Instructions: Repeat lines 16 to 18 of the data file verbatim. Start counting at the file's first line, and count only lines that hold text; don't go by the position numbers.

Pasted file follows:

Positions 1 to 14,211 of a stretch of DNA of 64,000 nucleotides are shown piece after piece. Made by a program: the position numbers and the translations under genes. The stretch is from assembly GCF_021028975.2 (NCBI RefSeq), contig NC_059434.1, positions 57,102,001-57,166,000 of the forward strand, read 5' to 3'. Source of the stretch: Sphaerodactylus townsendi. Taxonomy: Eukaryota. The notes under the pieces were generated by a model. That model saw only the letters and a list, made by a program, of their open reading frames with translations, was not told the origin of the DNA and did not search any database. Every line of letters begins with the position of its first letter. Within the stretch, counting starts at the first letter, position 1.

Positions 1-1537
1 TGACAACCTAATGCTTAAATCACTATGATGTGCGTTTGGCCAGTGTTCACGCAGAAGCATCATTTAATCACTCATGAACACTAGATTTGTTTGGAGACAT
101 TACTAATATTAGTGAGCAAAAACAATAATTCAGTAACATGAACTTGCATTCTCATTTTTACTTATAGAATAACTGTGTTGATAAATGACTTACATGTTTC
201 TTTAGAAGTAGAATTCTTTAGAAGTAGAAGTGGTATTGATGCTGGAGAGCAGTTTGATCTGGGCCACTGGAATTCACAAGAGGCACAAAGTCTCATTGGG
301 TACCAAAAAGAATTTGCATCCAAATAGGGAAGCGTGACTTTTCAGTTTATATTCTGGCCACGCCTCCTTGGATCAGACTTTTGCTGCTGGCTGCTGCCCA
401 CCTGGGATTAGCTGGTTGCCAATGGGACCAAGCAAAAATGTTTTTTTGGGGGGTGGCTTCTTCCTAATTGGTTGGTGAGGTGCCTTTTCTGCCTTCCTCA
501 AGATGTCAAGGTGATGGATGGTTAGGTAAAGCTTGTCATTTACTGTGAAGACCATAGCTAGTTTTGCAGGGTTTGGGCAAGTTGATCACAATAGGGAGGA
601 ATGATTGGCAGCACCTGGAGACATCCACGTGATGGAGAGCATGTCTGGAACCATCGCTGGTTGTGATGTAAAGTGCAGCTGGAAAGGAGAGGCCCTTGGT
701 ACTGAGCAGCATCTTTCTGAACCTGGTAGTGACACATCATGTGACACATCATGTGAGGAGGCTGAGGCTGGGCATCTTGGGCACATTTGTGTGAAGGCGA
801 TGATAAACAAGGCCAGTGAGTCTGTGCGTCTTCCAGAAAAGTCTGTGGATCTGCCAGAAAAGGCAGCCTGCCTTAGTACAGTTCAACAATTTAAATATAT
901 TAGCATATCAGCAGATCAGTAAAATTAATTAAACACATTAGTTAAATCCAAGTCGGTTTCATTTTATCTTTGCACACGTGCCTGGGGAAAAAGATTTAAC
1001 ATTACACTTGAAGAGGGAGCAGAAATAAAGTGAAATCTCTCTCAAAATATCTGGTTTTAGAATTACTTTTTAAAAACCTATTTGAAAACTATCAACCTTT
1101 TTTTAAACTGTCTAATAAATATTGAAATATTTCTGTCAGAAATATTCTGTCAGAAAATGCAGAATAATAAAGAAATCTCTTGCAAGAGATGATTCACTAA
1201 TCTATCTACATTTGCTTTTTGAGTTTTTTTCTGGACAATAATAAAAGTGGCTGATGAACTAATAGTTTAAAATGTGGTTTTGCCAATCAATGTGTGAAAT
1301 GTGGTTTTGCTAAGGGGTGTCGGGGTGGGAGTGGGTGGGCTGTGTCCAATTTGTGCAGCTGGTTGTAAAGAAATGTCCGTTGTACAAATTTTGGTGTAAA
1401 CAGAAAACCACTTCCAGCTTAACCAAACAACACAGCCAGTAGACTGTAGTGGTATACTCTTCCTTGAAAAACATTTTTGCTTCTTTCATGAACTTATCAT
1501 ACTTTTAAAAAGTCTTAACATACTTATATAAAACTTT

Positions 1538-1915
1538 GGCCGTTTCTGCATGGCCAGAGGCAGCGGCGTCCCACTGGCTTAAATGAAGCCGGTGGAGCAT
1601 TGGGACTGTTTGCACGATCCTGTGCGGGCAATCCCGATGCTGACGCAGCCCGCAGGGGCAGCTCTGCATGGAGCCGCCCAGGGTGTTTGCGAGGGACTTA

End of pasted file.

1301 GTGGTTTTGCTAAGGGGTGTCGGGGTGGGAGTGGGTGGGCTGTGTCCAATTTGTGCAGCTGGTTGTAAAGAAATGTCCGTTGTACAAATTTTGGTGTAAA
1401 CAGAAAACCACTTCCAGCTTAACCAAACAACACAGCCAGTAGACTGTAGTGGTATACTCTTCCTTGAAAAACATTTTTGCTTCTTTCATGAACTTATCAT
1501 ACTTTTAAAAAGTCTTAACATACTTATATAAAACTTT